Five Things Friday: 5 ideas for fun on a rainy dayIf you and your kids are stuck inside on a rainy day, it doesn’t take long for everyone to go a little stir-crazy.
By: Tracy Frank, INFORUM
Editor’s note: “5 Things Friday” is a weekly feature in SheSays that will run on – you guessed it – Fridays. It will focus on quick tips, ideas, activities and more – all in bunches of five. If you have a “5 Things Friday” suggestion, contact us at email@example.com.
If you and your kids are stuck inside on a rainy day, it doesn’t take long for everyone to go a little stir-crazy.
Here are five things you can do to avoid vegging out in front of the TV all day.
- Go mountain climbing
- Throw a dance party
- Become an entomologist
- Make an indoor sandbox
- Go on a scavenger hunt
Just because you can’t go outside doesn’t mean you can’t have an adventure.
Tear apart the living room furniture and pile the cushions in the middle of the room. Cover them with a blanket and let your kids go mountain climbing.
This is a great activity for toddlers through early elementary students. They’ll have fun, burn energy and awaken their creativity imagining all kinds of scenarios.
Kids love it when their parents get silly, so clear the floor, crank the tunes and let loose. For added fun, string some flashing lights around the room and grab some instruments (even if they’re just pots and pans) from around the house.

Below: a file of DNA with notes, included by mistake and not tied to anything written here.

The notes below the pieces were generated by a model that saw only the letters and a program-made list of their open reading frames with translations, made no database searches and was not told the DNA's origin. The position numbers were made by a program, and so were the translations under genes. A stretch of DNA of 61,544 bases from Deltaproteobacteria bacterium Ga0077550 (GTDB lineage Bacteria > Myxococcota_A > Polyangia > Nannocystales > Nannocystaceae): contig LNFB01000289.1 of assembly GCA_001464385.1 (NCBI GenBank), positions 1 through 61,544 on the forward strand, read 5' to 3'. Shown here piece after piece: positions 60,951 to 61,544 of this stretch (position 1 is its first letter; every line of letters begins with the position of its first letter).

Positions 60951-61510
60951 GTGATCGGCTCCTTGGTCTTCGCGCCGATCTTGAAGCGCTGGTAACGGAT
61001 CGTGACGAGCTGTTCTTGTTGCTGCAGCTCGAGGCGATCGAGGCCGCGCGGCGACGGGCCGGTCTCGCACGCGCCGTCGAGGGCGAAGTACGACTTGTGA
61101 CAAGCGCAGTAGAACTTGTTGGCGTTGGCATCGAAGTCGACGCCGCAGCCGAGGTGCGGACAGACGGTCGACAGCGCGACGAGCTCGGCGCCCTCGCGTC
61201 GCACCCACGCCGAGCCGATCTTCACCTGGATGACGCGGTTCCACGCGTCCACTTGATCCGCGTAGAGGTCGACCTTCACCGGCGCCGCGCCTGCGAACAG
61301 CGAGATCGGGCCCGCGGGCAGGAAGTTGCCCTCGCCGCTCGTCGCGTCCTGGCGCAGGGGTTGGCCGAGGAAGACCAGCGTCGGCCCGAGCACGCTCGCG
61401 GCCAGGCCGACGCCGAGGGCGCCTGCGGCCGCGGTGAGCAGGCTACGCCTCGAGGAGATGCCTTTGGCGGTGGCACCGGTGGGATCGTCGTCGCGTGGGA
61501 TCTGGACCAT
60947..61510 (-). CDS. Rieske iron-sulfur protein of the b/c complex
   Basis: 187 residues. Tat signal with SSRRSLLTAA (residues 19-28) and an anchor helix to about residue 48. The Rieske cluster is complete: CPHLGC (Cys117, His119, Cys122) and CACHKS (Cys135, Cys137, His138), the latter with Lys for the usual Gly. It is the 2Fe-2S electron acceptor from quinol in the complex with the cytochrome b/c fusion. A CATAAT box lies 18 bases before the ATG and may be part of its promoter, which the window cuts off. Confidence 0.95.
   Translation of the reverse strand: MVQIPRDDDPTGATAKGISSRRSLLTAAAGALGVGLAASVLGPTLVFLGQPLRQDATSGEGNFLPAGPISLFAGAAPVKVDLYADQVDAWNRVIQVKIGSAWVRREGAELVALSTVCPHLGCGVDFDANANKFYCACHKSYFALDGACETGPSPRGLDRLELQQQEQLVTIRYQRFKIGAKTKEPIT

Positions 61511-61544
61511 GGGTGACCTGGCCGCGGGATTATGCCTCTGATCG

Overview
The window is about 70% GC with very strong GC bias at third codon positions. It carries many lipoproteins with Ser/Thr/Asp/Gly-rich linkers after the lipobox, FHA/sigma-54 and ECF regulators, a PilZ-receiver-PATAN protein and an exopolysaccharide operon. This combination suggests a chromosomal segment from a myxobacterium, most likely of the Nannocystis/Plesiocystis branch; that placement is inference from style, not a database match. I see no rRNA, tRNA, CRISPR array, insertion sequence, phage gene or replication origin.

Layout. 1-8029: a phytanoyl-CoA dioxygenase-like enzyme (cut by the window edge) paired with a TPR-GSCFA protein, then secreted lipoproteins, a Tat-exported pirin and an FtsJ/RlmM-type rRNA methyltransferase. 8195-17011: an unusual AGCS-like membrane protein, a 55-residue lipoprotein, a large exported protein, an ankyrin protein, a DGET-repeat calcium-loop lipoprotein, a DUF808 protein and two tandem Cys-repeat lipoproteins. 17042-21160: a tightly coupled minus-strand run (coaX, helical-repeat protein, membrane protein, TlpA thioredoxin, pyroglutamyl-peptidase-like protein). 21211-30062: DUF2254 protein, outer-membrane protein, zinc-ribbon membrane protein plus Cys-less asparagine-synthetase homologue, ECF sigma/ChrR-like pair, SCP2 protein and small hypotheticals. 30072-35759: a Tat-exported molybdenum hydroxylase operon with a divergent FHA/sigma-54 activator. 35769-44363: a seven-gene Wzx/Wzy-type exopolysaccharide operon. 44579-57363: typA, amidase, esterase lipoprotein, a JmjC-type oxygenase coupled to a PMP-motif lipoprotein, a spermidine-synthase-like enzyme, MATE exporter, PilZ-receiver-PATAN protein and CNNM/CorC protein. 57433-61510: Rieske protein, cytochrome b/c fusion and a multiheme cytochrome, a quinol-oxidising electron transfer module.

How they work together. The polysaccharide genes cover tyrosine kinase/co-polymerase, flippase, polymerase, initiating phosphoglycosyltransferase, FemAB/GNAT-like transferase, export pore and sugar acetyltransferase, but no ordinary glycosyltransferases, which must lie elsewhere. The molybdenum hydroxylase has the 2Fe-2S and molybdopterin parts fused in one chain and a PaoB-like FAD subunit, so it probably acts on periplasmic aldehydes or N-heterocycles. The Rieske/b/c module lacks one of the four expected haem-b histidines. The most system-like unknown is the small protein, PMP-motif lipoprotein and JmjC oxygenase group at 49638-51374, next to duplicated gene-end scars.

This time of year I can usually find a ladybug or something crawling up my walls. Instead of squishing it or before letting it go outside, trap it in a jar with a hole poked through the lid so your kids can watch the bug crawl around the jar.
Get a large shoebox and fill it partially with sand. We used leftover sand from a craft project. Your kids can build mini castles or have a prehistoric adventure with plastic dinosaurs.
For easy clean-up, spread newspapers under the sandbox so any sand that finds its way outside can easily be poured back into the box.
Make a list of items for your child to collect from around the house.
This is a great game to reinforce reading skills in early elementary students, but preschoolers can play along, too, if you give them a list with pictures.